The prompt given to us was to pick a user group in the retail space, and zero in on a specific problem area. We chose the space of gift-giving, through our research findings, we focused our goal on assisting individuals in choosing a well-informed gift for someone whom they have limited information regarding.
Disclaimer: All the research was conducted with a handful of participants and is not representative of the entire user group.
We initially started with the idea of gift-giving for kids, especially by individuals who are unfamiliar with kids. We conducted research through a variety of methods to collect broad information on gift shopping patterns of people, and to truly understand the trends and difficulties people encountered in the process, for both kids and adults.
We deployed a survey for which we got over 200 responses. It branched based on whom they most recently shopped for (kid or adult).
We conducted interviews with 14 individuals, and asked them a set of questions in 2 different scenarios, for when they last shopped for a kid and for an adult. We used an affinity diagram for analysis. The key takeaways were the commonalities amongst the desired gift attributes (eg: wanting the gift to be unique and sentimental) and the goals different people wished to achieve with their gift (eg: wanting their gift to be useful). Some were specific to shopping for children (eg: wanting the gift to be educational). Further insights included how information about the receiver known to the person influenced their choices, and how they went about finding new information.
Based on the insights we received from the interviews and survey, we decided to experience and learn firsthand about the in-store context of shopping for children. We conducted two in-store walkthroughs - Target and Toys R Us. We found that while there was a lack of information in-store for buyers to rely on, the ability to visually browse a variety of items seemed to be an appealing process. This was backed up by anecdotal data from the interviews.
From the interviews and survey, Amazon.com was the preferred choice of platform due to the variety, reviews and fast shipping. Analyzing the website showed various options such as themed categories (eg: Kids' birthdays), age-wise filtering as well as 'Best Toys of the Month'. Even after filtering there were an overwhelming number of options. A drawback was that it didn't give the users options of touching and feeling before picking out a gift.
Research on legacy systems showed that there were attempts made to leverage machine learning on Facebook 'likes' to find out gift ideas for a person. However, this did not seem to have taken off for reasons unknown.
Having abstracted the fundamental tasks involved in the gift-giving process as well as decisions the user has to make before coming to a conclusion, we created a user flow as shown below.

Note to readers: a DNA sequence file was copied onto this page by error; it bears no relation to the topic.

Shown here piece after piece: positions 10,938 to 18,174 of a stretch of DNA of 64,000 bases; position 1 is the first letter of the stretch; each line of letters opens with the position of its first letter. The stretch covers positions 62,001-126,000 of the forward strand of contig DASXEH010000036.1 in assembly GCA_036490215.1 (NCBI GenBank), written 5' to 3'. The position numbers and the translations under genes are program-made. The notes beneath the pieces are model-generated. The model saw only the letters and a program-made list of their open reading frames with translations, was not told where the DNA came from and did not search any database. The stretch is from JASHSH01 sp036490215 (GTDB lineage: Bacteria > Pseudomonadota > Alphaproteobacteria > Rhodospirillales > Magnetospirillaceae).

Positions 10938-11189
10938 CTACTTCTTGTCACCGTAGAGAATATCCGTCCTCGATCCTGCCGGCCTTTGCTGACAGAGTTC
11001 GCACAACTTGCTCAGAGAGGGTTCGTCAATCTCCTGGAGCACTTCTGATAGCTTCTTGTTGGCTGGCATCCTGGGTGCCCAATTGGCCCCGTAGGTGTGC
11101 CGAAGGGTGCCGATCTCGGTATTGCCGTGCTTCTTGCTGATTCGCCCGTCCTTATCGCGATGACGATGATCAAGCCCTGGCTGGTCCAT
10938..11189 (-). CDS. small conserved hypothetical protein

From our research we determined the following that:-
From our research we determined the following as key features of our final solution:-
Once we made the pivot, we defined our user group as customers who have limited knowledge about the people they shop for, but still genuinely care about purchasing a gift that matches their preferences. Some social contexts which matched this (but not limited to) were:
For our "informed brainstorming" session, we came up with a wide variety of ideas for systems to provide a way to collect information about the receiver of the gift and help the gift buyer come up with ideas for the gift. Broadly, the ideas were categorized on the basis of whether the goal was collecting data on the preferences, or providing gift recommendations, or a hybrid of both. Our top three ideas were:
This was developed to leverage the wide presence people have on social media. Key features included being able to connect different social media platforms, adding and viewing your friends from the various platforms, choosing what type of data (images, videos, hashtags) to scan which generate gift ideas backed by analysis results.
The idea behind this application was for a user to find out the gift receiver's preferences by anonymously messaging them. It would be a two-way application, similar to other social media. A user is prompted to frequently maintain their own profile by adding/removing 'tiles', or images of possible interests which are randomly generated.
This developed out of the need for a more informative in-store experience, as users were turning to brick and mortar stores whenever they were running short on time. The intention was to have a kiosk which would suggest gift ideas combining whatever information the user had about the receiver along with the store's database of customers' buying trends and reviews. Another feature was to locate the item in the store for a more efficient experience.
We asked different people what their thoughts were on the 3 ideas, what they liked and disliked.